The College of Nursing proudly announces the relaunch of its RN to BSN program, now open for enrollment for the fall semester of 2024. This innovative online degree program is meticulously crafted to accommodate the demanding schedules of working professionals, empowering Registered Nurses (RNs) to step into leadership and managerial roles within the dynamic landscape of health care.
- Prospective students can now embark on a journey to earn a Bachelor of Science degree in nursing within as little as 12 months, tailored specifically to suit the bustling routines of practicing Registered Nurses.
- RN to BSN students gain unfettered access to a wealth of university resources, fostering a supportive and enriching educational environment.
Why it matters
By enrolling in this progressive program, nurses not only propel their educational journey forward but also actively contribute to shaping the future of health care. The statistics paint a compelling picture:
- According to the South Carolina Area Health Education Consortium (AHEC), the state boasts nearly 42,000 licensed, actively practicing nonfederal registered nurses.
- The US Health Resources and Services Administration (HRSA) foresees a national shortage of 78,610 full-time equivalent (FTE) RNs by 2025, escalating to 63,720 FTE RNs by 2030.
- South Carolina is projected to face the 10th largest shortage in the US by 2035.
- With the average age of RNs in South Carolina hovering around 45 in 2018, and over 35% of them aged 50 or older, the need for nursing education and career advancement is more pressing than ever.
- The number of RNs practicing in rural areas has seen a decline, further accentuating the urgency for educational initiatives like the RN to BSN program.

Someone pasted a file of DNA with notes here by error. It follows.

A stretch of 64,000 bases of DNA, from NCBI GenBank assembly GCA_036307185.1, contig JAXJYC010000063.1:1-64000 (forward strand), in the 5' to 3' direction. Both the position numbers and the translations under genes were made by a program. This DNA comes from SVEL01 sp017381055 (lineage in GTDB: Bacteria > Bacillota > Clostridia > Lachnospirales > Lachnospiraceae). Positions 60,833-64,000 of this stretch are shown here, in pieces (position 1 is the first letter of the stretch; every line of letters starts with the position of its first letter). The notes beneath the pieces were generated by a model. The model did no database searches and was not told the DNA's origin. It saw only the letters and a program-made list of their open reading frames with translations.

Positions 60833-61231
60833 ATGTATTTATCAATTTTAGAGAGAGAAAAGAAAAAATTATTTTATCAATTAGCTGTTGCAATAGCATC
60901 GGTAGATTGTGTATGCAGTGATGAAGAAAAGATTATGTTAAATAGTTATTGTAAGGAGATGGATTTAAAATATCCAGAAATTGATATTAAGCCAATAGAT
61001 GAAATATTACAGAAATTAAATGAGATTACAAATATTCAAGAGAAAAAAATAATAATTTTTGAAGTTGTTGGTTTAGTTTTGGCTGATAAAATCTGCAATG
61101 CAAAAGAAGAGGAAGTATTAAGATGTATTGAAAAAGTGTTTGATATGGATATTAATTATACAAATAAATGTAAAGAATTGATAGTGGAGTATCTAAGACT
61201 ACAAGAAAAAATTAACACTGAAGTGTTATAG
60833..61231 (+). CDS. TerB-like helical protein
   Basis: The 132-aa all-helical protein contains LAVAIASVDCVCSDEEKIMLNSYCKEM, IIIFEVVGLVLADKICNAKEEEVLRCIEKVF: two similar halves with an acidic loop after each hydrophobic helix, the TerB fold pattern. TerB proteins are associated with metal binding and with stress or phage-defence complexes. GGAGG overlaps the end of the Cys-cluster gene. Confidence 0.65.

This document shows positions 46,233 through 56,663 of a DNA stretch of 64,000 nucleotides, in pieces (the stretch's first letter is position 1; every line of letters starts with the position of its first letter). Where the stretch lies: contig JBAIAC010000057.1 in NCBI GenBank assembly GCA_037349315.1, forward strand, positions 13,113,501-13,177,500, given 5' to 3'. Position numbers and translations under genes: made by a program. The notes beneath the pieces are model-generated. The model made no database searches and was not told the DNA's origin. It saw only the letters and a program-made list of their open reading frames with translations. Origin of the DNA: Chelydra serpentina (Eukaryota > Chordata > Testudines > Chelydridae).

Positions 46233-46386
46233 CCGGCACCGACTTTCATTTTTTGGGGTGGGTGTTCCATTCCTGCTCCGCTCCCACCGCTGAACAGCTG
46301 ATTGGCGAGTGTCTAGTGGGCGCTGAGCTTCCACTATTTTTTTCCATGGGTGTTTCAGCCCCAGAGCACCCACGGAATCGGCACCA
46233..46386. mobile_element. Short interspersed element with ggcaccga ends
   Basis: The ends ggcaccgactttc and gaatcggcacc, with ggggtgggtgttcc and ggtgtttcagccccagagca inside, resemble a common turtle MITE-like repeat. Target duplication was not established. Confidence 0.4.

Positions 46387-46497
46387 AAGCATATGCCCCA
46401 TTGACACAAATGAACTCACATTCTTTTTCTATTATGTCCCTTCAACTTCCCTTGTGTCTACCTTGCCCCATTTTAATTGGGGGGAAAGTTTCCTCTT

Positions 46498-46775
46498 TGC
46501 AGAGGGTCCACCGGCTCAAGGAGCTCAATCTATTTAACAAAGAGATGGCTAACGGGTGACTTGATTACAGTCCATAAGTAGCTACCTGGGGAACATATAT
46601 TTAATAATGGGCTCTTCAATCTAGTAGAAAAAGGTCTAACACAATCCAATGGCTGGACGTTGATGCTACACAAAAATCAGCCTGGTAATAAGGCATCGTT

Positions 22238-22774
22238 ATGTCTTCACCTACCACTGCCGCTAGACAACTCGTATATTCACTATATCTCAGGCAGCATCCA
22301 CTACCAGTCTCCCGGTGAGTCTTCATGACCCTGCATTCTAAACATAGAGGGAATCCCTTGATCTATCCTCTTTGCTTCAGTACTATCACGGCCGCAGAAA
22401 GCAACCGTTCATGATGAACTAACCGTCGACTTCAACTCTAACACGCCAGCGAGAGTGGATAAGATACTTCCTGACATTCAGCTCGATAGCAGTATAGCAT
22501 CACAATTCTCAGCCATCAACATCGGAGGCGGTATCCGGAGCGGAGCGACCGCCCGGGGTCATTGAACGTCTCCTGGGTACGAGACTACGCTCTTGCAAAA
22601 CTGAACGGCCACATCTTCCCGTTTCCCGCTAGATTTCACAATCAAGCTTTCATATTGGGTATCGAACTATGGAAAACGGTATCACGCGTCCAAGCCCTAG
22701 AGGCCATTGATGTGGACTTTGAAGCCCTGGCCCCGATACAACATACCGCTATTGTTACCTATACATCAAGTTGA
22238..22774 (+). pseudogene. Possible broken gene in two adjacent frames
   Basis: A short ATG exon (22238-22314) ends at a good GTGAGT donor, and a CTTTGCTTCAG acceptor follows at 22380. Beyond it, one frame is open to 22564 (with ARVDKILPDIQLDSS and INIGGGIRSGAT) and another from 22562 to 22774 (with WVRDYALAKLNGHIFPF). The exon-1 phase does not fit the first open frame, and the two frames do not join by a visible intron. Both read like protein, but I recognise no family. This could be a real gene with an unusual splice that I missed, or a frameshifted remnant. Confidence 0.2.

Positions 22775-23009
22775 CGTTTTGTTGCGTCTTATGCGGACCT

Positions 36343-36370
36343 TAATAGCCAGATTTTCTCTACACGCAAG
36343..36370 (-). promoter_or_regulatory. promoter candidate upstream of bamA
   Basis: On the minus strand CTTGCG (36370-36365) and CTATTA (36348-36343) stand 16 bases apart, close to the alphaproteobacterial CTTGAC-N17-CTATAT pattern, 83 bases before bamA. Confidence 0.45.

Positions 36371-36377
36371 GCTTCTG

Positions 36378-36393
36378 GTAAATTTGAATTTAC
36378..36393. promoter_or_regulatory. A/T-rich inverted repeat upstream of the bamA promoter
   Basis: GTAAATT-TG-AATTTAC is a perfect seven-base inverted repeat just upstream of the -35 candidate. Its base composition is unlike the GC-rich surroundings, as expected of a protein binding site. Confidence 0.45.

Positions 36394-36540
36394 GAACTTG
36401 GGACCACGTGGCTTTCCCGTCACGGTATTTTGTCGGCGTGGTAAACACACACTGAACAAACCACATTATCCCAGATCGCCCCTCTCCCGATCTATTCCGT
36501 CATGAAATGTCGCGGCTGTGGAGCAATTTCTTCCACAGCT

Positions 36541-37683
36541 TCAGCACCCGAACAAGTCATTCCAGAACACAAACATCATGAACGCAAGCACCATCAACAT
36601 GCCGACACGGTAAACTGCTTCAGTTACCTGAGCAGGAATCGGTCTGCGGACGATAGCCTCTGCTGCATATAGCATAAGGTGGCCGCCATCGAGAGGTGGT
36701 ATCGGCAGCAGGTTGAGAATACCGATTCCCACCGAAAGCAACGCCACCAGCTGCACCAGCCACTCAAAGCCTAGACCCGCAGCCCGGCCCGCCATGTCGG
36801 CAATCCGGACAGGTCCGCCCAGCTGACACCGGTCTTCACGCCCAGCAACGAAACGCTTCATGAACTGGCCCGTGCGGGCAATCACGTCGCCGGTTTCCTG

Understanding the intricate dynamics of RN supply and demand, alongside their demographic, educational, and employment characteristics, is paramount for effective workforce planning and policy development. The HRSA model reveals a stark reality: while the projected demand for RNs in South Carolina is on the rise, there remains a significant deficit in meeting this demand, leaving approximately 8.9% of projected demand unmet by 2025.
What they’re saying
Dean Jeannette Andrews expresses, “We are relaunching our RN-BSN program in response to student and health system partners’ request. Both nurses and employers recognize the stellar reputation of USC Nursing and the exceptional quality and competency of our graduates.”
Victoria Davis, Program Director and Associate Professor, adds, “The colleges’ RN to BSN program offers unparalleled advantages for prospective students in South Carolina. We accommodate working nurses to ensures a seamless balance between education and professional commitments. Led by top-notch faculty renowned for their academic excellence and innovation, students gain both theoretical knowledge and practical skills vital for success in nursing. Access to campus resources such as academic coaching, a student success center, and a career center further enhances the educational experience.”